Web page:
Some candidates may be exempted only if they qualify,, while others must undergo a naturalization test. During the naturalization interview, there will a USCIS officer who will ask queries about your background and application. The test is composed of two components: English and civics.
- In the English test, candidates must express their skills to read, write or speak.
- A candidate must answer essential questions about American history and government in the civics test.
Before these tests, a candidate needs to know how to apply for U.S. Citizenship.
Preparing For The U.S. Civics Exam
The U.S. Citizenship and Immigration Services (USCIS) lists potential questions for the history and government exam, which is part of the naturalization process. These questions and their answers are publicly available for applicants to study.
The exam consists of 100 questions, and during the naturalization interview, the USCIS official selects ten questions from the list. To pass, applicants must answer six out of the ten questions correctly. Although there were plans to change the requirements in 2021, they were reversed under the Biden-Harris administration, maintaining the six-out-of-ten passing criteria.
Civics Test Exception For Elder Applicants
If you are 65 or older and have been a permanent resident in the U.S. for at least 20 years, you qualify for the “65/20 exception” when applying for citizenship.
Under this exception, you only need to study 20 questions (indicated by asterisks on the main list) and will be asked ten of them during the exam. To pass, you must answer six questions correctly. Moreover, you can take the test in your native language, but you’ll need to bring your interpreter to assist during the naturalization interview.
Civics Test Exception For Disabled Applicants
Suppose you have a physical or mental disability that hinders your ability to grasp U.S. history and government concepts or undertake the oath of allegiance. In that case, you may be eligible for waivers of these requirements.
To pursue this option, you’ll need to complete Form N-648, and your doctor must provide detailed information about your disability, outlining how it impedes your ability to comprehend civic concepts or participate in the citizenship oath.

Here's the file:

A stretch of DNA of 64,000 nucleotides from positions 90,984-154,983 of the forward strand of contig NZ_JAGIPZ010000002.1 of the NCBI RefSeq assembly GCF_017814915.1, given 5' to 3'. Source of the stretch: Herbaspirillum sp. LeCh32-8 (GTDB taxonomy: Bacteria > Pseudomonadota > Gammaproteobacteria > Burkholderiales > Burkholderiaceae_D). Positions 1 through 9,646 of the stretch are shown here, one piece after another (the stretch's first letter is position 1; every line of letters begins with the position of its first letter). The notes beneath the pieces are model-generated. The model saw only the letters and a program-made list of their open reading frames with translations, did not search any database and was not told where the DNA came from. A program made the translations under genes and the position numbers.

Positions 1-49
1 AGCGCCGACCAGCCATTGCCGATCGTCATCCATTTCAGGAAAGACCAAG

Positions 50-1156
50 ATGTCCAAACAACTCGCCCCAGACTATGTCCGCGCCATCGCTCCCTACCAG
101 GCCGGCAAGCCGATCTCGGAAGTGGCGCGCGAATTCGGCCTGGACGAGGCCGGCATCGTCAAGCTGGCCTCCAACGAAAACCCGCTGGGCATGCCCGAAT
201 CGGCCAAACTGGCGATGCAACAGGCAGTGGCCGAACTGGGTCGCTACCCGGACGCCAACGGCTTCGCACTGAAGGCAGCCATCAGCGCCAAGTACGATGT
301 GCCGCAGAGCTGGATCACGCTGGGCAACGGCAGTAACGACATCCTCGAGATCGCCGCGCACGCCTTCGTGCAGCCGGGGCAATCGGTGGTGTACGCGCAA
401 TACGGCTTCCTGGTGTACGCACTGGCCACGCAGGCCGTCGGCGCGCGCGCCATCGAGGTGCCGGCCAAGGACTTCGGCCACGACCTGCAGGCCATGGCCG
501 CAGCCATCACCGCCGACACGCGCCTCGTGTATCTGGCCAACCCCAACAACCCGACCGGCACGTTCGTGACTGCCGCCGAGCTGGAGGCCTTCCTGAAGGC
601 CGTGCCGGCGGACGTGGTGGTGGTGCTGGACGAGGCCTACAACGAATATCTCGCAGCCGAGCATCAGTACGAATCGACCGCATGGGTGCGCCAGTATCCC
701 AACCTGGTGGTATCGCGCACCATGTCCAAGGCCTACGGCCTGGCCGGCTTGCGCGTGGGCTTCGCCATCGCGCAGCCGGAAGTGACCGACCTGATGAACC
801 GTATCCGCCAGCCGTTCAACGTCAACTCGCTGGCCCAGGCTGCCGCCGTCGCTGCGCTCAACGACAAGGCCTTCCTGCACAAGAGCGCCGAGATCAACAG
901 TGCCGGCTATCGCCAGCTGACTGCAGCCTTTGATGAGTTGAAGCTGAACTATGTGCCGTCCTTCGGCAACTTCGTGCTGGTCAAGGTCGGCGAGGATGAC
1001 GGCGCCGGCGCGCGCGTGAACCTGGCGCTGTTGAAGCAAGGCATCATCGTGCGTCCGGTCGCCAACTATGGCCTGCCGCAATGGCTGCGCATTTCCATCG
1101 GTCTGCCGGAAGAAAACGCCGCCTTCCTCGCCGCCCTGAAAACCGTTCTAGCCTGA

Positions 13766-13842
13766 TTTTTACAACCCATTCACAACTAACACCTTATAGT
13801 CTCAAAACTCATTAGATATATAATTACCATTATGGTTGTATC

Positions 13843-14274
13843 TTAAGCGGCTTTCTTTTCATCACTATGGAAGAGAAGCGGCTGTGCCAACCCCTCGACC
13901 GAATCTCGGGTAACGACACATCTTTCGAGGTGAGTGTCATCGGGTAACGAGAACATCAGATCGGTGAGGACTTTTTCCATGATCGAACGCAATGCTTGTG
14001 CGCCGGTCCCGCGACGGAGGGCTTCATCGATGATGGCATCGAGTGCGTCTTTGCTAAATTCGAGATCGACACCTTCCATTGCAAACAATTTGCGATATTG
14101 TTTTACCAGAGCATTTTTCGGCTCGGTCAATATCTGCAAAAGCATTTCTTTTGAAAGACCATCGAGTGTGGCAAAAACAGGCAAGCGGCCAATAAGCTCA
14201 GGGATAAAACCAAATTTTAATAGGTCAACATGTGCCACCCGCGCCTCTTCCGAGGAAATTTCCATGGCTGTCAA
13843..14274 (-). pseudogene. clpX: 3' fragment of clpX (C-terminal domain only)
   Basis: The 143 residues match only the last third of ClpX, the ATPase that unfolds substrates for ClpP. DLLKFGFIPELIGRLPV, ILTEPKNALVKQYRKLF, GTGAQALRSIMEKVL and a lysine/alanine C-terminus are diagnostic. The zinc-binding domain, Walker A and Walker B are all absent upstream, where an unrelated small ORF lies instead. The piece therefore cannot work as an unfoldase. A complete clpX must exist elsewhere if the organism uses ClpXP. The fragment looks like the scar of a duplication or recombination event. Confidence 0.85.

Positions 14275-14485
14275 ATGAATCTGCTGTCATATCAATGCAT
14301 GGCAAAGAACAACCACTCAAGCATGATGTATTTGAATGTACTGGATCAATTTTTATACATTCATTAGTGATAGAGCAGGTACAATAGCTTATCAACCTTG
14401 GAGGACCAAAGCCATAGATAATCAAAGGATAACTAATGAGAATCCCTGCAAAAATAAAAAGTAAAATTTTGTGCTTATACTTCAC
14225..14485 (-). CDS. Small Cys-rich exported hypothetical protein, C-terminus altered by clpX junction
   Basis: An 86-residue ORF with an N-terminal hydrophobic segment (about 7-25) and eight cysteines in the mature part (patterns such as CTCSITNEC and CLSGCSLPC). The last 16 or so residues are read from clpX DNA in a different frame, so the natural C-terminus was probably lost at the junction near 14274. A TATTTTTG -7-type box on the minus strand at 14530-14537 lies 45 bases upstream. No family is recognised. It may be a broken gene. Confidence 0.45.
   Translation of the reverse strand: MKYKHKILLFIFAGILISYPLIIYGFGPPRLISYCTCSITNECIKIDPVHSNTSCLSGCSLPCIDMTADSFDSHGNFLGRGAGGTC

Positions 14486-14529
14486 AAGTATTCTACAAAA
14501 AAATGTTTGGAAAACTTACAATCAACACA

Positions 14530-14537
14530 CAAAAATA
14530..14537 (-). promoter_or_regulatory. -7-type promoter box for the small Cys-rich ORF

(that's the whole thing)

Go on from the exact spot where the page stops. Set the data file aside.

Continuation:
How To Prepare For The Naturalization English Exam?
You must demonstrate proficiency in speaking and reading English during your citizenship interview. The USCIS officer conducting the interview will engage with you in English and assess your ability to answer questions.
Furthermore, they will ask you to follow instructions, read a brief passage, and write a sentence dictated by the officer. If you need to enhance your English skills, consider enrolling in a class at a nearby adult school or exploring online training resources available at your local library.
Requirement For English Exception For Advanced Age
Two provisions exempt older individuals from the English language requirement. The “50/20” waiver allows those aged 50 or older, with at least 20 years of U.S. residence as a green card holder, to have the entire citizenship interview in their native language. (Learn more on how to get a green card in the US)
The “55/15” waiver applies to individuals aged 55 or older, with a minimum of 15 years of U.S. residency, allowing the interview and exam to be conducted in their native language. In both cases, applicants must provide their interpreter for the foreign language.
Requirement For English Exception For Disability
Individuals facing physical or mental disabilities that hinder English learning, such as severe drowsiness from medication, developmental disabilities, or deafness, may be eligible for an English requirement waiver.
To secure this waiver, a doctor must complete Form N-648, outlining the nature of the disability and its impact on language learning. If approved, the applicant can have the citizenship interview conducted in their native language.
How Can An Immigration Lawyer Help You?
An experienced immigration attorney can be crucial in preparing you for the tests required for US citizenship. They guide the civics exam, ensuring you know the questions and answers. Furthermore, they assist in demonstrating English proficiency and providing support in speaking, reading, and writing skills.